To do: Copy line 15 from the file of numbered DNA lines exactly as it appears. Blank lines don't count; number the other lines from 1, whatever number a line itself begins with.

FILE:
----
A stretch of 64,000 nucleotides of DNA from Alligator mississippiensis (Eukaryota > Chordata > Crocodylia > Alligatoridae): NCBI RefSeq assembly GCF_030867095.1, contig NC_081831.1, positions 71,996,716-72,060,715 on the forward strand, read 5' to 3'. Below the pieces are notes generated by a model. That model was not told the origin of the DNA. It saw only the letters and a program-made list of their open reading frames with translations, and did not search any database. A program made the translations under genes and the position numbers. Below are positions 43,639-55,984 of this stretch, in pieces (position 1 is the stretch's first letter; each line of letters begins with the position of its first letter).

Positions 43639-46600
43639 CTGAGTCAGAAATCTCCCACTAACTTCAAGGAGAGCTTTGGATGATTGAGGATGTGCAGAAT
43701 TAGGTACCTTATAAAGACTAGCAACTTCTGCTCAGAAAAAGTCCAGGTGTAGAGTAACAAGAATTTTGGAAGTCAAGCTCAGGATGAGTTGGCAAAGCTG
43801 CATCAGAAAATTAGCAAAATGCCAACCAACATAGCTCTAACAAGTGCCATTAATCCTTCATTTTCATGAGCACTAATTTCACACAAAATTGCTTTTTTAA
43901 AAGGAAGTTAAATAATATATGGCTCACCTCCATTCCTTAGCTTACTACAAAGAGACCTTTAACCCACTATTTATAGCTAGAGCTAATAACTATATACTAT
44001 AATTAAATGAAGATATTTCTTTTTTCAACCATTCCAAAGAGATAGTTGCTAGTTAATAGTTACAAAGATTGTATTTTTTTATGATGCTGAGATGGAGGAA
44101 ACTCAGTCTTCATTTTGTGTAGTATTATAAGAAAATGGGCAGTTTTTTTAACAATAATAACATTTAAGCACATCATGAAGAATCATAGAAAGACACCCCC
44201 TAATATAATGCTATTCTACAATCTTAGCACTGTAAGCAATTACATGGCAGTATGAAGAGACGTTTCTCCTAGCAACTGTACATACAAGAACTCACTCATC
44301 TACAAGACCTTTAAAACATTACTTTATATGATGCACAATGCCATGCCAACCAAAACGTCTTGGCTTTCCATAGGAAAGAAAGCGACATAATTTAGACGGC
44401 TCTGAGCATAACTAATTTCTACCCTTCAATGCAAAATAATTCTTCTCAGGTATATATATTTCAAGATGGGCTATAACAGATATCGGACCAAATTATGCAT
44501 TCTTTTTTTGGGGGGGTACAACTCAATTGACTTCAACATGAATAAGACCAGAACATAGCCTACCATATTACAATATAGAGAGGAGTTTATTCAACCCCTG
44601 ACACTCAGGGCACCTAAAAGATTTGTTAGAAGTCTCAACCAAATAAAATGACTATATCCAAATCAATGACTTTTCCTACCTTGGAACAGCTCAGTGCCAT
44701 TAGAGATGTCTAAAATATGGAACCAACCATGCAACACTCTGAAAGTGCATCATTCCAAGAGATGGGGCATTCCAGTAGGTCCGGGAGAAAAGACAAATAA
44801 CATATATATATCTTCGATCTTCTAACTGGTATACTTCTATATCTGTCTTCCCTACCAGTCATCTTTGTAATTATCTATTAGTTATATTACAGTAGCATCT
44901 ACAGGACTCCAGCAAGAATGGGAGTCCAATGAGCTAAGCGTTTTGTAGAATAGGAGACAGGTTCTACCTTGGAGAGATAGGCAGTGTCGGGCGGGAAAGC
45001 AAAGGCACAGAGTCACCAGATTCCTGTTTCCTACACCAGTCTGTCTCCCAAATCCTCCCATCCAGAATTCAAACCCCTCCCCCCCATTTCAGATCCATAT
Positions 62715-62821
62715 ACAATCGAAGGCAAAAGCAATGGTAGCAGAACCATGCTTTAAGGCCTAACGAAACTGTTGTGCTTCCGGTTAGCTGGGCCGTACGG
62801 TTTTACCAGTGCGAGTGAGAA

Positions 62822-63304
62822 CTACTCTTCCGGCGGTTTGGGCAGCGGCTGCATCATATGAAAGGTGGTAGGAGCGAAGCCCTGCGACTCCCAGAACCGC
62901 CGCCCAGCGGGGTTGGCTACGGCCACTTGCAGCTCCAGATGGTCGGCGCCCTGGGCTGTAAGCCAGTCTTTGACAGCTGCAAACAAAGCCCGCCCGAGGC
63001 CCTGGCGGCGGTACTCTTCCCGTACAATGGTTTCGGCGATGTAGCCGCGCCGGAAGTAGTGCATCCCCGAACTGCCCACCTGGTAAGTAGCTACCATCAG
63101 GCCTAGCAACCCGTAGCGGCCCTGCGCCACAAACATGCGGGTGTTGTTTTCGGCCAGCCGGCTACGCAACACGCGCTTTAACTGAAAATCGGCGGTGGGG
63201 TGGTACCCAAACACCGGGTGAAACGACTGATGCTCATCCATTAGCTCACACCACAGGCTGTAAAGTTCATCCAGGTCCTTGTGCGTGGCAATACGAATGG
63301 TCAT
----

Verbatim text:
44801 CATATATATATCTTCGATCTTCTAACTGGTATACTTCTATATCTGTCTTCCCTACCAGTCATCTTTGTAATTATCTATTAGTTATATTACAGTAGCATCT